Did you know that BYU has an excellent reputation for nuclear energy research?
The U.S. Department of Energy, or DOE, does, as it announced earlier this week that BYU would be among the 32 U.S. colleges and universities where students would receive awards as part of the Office of Nuclear Energy’s Integrated University Program.
“These scholarships and fellowships aren’t awarded for specific projects as much as they are awarded to students who are working in areas of importance to the DOE’s nuclear energy program,” said Larry Baxter, a professor in BYU’s chemical engineering department. “We have several relatively large nuclear energy research projects going on at BYU and they are awarded research grant money that is separate from these awards.”
The program awards more than $5 million including 42 undergraduate scholarships and 34 graduate fellowships to students pursuing nuclear engineering degrees and other nuclear science and engineering programs relevant to nuclear energy.
“The Integrated University Program is focused on attracting the best and the brightest to nuclear energy professions,” Dr. Rita Baranwal, Assistant Secretary for Nuclear Energy, said in the official press release. “We are continuing that effort through these awards to students who will help carry nuclear energy forward, while also enhancing educational institutions’ capabilities to perform cutting-edge research, and supporting the need for qualified personnel to develop and maintain the nation’s nuclear power technology.”
According to the release, each undergraduate scholarship provides $7,500 to help cover education costs for the upcoming year, while the three-year graduate fellowship provides $52,000 each year to help pay for graduate studies and research. Fellowships also include $5,000 to fund an internship at a U.S. national laboratory or other approved research facility to strengthen the ties between students and DOE’s energy research programs.
BYU is making some big strides with its nuclear power research, according to Baxter.
“BYU is increasingly being recognized as a source of talent for the nuclear industry in general,” Baxter said. “We have students who compete exceptionally well for awards like this. DOE maintains a list of schools it works with and BYU is on that list. Not every school gets an award every year and BYU hasn’t gotten an award every year — but we have gotten an award every year for the last three or four years.”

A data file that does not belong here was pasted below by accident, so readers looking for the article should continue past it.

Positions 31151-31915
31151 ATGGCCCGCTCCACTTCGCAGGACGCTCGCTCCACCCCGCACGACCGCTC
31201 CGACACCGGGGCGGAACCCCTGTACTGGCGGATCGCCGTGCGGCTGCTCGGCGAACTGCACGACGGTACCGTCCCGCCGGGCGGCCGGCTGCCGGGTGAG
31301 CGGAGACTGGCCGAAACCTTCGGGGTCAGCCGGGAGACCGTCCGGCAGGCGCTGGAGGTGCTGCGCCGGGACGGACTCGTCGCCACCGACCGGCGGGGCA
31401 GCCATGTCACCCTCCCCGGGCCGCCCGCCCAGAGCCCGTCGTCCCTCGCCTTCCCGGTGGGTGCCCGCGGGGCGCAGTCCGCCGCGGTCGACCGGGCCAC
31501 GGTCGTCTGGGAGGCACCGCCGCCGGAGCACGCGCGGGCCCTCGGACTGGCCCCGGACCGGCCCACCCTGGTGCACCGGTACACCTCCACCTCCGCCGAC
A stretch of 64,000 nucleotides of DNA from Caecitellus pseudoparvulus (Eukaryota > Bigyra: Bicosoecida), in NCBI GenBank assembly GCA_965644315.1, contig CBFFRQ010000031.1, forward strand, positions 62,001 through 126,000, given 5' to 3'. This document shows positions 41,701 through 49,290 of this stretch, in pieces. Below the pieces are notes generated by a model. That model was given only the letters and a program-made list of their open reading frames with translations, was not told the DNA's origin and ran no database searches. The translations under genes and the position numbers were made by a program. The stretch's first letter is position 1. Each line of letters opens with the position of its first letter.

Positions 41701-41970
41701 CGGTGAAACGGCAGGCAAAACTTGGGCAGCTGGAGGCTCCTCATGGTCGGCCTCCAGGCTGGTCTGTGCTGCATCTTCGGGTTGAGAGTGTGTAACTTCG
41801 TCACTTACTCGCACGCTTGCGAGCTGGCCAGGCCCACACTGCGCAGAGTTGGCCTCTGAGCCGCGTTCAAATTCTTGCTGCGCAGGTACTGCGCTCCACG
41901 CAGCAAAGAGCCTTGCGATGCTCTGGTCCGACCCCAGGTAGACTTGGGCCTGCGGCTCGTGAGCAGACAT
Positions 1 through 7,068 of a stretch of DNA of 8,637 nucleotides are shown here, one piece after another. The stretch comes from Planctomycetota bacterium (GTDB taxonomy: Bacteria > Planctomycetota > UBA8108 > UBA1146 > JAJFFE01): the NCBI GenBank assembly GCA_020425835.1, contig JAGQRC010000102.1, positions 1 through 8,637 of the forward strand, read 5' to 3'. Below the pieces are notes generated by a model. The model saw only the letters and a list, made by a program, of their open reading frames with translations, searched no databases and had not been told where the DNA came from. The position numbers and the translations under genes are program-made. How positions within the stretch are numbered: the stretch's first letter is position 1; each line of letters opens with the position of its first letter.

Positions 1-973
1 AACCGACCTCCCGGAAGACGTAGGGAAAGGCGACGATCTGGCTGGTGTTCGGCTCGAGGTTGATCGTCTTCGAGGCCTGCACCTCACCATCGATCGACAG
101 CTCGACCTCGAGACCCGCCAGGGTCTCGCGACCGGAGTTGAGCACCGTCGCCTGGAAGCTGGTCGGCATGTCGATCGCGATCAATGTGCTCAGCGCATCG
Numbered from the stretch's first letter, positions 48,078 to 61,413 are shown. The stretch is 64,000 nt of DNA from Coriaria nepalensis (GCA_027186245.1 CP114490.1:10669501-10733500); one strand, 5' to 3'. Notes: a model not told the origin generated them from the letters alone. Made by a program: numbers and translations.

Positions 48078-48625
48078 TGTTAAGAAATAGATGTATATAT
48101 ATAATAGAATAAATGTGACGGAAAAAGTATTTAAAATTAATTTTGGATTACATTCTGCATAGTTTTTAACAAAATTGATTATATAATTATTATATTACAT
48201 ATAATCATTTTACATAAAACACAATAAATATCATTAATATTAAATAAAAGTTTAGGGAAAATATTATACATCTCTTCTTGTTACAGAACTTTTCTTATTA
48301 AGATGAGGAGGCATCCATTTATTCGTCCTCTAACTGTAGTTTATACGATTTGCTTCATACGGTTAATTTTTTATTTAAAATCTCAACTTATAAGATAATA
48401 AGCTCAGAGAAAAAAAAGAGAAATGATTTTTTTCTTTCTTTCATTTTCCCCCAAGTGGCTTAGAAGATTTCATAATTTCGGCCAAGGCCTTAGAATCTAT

He described some examples of the nuclear energy research projects that are currently being worked on at BYU, including:
- BYU’s chemical engineering department is working on nuclear reactor technology that involves small-scale molten-fault reactors, an alternative nuclear power plant technology that Baxter said potentially has many advantages but hasn’t been demonstrated on any scale yet.
- BYU’s physics department is working to develop detectors for elements of nuclear energy, including neutrino detectors that would detect the small particles that are emitted during nuclear reactions that rarely interact with matter.
- BYU’s chemical engineering department is working on a nuclear safety project that is looking at the combustion rates of radioactive hyrdrogen and how it interacts with other chemicals.
- BYU’s chemical engineering department is also working on modeling what goes on in the heart of a nuclear reactor, which is called neutronics, and Baxter said the efforts are showing promise as far as being more computationally efficient so they can be run in much less time.
The scholarships and fellowships from the Office of Nuclear Energy’s Integrated University Program provides funding for BYU students to be able to work on these types of projects while also opening doors for further efforts in the field of nuclear energy.
“I got a letter from one student who received an award who said, ‘It is a substantial financial blessing for my wife and I and it will help provide the means for me to finish my undergraduate degree next year,’” Baxter said. “The biggest thing is that it helps undergraduates pay tuition and their salaries for the research they are doing, while the graduate students can also use the fellowship funds for housing and living expenses while they are trying to get their degrees. Most students live pretty spartan lifestyles, so having to not have to work while studying is a benefit to them.”
Since 2009, DOE has awarded close to 800 scholarships and fellowships totaling approximately $44 million to students pursuing nuclear energy-related degrees. Ninety-three percent of students who have completed nuclear energy-related fellowships have either continued to advance their education in nuclear energy or have obtained careers at DOE’s national laboratories, other government agencies, academic institutions or private companies.
Nine former fellowship winners are now university professors engaged in nuclear energy-related research, and one was competitively awarded an Office of Nuclear Energy research and development award in FY 2019.
Find additional information about DOE’s nuclear energy scholarships and fellowships awarded at the Nuclear Energy University Program website, https://www.energy.gov/ne/nuclear-reactor-technologies/nuclear-energy-university-program.